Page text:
That’s probably the thing that writers want to hear the least. It makes us feel soooo guilty.
And our readers, family, and friends just don’t get it. They look at us with skeptical, accusing eyes when we evade with a self-deprecating grin and a “well, it’ll be a while.”
As a writer you’ve learned that, try as you might, you can’t really explain why writing is such a long process. Especially with books that are based in the real world and partially on historical fact. Research, alone, takes a long time and is an ongoing process over the course of the entire book. You really do want to get your facts straight if your story is based at all in reality, because if you mention an actual place or event, you had better believe that someone is going to correct you if you get it wrong.
And when you’re a writer who also has a day job, a house, a family, pets, and travels a lot, it can take even longer to finish that book.
But, although you try to explain why it’s taking forever for your book to come out, your prospective readers don’t want to hear excuses. They want the goods!
Gentle readers, please give us a break! Writing is hard work!
Here, in a nutshell, is why it takes so long to produce a book:
1. The First Draft
It takes a long time to write your first draft. You sacrifice hours, days, months of precious time, agonizing over a plot and then pouring your heart and soul into your manuscript. You give up family time. You give up time going out with friends. You give up time that could be spent taking care of your home and your health. You spend long weekends dressed in your pajamas all day, with messy hair and unshaven legs. Or you don’t, because you feel guilty neglecting every other aspect of your life. And so you eke out time on your lunch break, after work, after the kids have gone to bed, and late into the night when you should be sleeping.
Then you finally finish. You shout for joy. You jump up and down. You call your best friend or your mom and tell her that you’ve finally done it. You even cry a little.
But you can’t publish just yet.
2. Revise. Revise. Revise.
Now you set your manuscript aside for a while–a week, a month, two months–however long it takes for you to be able to come back to it with fresh eyes. You have spent the last six months to a year researching, and the last three to six months writing, and you are so familiar with the text that your brain refuses to see any mistakes.
When you finally come back to it you decide that it needs a little (or more than a little) revision. You rewrite parts (or all) of your manuscript and are satisfied you have a great story that will entertain readers. Then, using your superhuman powers of discipline, you set it aside again for another month or two. Afterwards you read the entire manuscript aloud. You find a few glaring mistakes, you wonder how you ever missed them, and you correct them.
3. Beta Readers
You send the manuscript off to your beta readers, who may love some parts of the book and hate others. They may give you recommendations on how to make the book better, or point out critical flaws and plot holes that you didn’t see, or correct your grammar or spelling.
4. More Revision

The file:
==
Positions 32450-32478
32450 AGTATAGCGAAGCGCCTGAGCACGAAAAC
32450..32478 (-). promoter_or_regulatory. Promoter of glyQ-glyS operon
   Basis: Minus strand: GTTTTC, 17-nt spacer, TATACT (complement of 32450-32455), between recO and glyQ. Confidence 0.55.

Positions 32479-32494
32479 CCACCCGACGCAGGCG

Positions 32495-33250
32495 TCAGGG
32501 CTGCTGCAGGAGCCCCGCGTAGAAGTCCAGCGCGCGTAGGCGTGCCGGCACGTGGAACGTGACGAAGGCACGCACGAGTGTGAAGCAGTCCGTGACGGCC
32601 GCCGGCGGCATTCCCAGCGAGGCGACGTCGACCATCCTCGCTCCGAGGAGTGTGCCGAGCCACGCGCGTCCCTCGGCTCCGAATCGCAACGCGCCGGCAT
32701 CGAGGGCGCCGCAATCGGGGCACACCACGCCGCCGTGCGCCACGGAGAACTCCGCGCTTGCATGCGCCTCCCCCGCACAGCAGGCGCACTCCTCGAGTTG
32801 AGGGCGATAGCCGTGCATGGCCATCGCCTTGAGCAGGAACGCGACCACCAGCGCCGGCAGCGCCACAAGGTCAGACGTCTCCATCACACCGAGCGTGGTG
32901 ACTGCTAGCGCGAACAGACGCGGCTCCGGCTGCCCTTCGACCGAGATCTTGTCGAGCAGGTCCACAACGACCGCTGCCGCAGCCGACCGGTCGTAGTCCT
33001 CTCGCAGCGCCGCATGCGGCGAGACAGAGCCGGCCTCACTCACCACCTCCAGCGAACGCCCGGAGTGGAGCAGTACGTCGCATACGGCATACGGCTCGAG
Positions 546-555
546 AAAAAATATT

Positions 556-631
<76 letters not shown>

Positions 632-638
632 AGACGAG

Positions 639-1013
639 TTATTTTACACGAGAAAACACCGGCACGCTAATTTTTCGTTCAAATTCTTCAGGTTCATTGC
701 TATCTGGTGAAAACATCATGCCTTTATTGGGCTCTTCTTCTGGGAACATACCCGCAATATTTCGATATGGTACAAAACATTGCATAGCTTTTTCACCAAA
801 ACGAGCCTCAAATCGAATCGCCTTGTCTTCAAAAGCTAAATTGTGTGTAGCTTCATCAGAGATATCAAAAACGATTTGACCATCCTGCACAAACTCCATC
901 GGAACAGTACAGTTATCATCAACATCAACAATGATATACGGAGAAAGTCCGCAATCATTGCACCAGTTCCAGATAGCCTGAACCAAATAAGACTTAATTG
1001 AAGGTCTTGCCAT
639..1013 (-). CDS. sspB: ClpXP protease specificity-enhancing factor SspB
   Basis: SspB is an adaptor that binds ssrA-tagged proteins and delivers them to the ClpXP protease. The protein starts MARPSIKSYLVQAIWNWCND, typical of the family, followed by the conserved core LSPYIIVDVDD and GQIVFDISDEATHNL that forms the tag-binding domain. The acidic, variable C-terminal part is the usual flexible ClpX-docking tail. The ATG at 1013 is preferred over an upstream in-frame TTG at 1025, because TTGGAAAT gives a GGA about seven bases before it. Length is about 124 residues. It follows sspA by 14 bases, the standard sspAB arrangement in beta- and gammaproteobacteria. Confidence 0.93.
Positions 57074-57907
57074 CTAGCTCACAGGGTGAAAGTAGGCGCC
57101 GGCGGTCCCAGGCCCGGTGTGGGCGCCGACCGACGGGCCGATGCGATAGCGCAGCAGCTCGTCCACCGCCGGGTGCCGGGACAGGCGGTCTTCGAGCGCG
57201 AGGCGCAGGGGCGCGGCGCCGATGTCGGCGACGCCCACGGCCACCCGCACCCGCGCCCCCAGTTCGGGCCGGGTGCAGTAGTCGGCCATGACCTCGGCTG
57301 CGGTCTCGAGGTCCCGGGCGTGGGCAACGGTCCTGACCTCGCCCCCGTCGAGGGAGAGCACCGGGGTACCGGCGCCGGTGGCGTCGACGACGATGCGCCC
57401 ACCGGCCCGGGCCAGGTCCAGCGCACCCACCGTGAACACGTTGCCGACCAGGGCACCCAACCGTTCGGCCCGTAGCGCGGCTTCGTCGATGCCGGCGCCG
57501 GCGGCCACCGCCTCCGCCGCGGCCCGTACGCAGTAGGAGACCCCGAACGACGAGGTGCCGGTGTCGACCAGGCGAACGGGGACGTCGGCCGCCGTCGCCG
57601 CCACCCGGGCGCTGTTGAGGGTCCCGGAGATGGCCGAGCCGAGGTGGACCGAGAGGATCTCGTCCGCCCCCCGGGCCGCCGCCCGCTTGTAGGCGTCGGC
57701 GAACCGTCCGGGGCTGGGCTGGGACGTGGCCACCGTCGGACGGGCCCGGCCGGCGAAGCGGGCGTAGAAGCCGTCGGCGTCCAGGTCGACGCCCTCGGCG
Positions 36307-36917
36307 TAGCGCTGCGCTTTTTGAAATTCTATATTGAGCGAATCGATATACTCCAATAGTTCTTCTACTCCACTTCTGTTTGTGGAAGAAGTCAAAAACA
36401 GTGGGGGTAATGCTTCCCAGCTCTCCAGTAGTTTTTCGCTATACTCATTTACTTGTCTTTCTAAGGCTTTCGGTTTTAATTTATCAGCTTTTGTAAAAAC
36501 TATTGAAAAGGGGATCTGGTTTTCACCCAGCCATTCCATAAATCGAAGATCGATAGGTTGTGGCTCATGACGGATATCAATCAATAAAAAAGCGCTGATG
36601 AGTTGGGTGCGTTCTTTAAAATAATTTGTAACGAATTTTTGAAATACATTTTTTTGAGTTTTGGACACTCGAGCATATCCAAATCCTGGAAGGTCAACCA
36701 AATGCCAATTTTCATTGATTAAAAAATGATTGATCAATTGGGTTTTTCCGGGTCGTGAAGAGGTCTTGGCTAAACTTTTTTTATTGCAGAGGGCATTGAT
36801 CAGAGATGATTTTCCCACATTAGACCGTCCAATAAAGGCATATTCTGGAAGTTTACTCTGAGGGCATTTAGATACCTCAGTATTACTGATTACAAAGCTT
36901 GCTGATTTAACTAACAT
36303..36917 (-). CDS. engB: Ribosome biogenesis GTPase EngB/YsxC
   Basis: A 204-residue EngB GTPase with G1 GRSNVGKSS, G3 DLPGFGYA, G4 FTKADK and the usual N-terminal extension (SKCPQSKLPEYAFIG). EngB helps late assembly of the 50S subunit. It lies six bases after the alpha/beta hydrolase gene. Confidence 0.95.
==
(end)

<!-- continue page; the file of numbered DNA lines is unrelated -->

You make another round of revisions based upon their feedback.
Then you send it to your editor. Depending on your level of experience/skill/talent, you first may need to send it to a developmental editor–who promptly proceeds to rip your baby to shreds! You subsequently spend a few days in a major depression questioning your very worth as a human and wondering if you should even be a writer at all. Then your stalwart friends and strongest supporters finally convince you to dive back in and do the revisions your editor recommended. Then the manuscript goes back to the developmental editor for another pass to make sure you’ve not majorly screwed everything up again, and then it moves on to a copy editor.
The copy editor goes over your manuscript to make sure everything makes sense, that your grammar and spelling are correct, and that there are no major holes in it anywhere. It comes back to you for yet another round of revisions. Next, you send that manuscript–which, by now, you may hate because of all the torture it has put you through–to a proofreader who makes sure that every i is dotted, every t is crossed, and every comma, period, and semicolon are in their right and perfect place. Finally, you send the manuscript to a formatter, who does the work of making the inside of the book look good.
6. The “Perfect” Cover
In the meantime, while all of this editing is going on, and before you send it to your formatter, you find a cover artist and have the perfect cover made for your book.
7. Getting Ready to Release
You also start doing some preliminary promotion of the forthcoming book on every single social media channel you can subscribe to. You arrange for cover reveals on Facebook. You schedule your book launch. You talk to bookstores and schedule book signings.
8. Final Proofing
Finally, after all of the above happens, you get your final, formatted manuscript and beautiful book cover. Then you proof everything again. If there are no mistakes that need to be corrected, you’re ready to publish that baby!
9. Hitting “Publish”
At long last, you can send your completed, perfectly polished book out into the world!
You make an account on Amazon and publish to Kindle. You make an account on Apple and publish to iBooks. You repeat for every venue that you can publish on.
10. Announcing the Birth of Your Book Baby
And then, after all of that, you can finally tell your friends, family, and fans that your book is ready for them to read!
And that, my friends, is why it takes so long to produce a book.
*These are only the steps for indie published books. If you’re publishing traditionally, add in another few steps and several months to two years!
First published on http://blog.annisatangreen.com.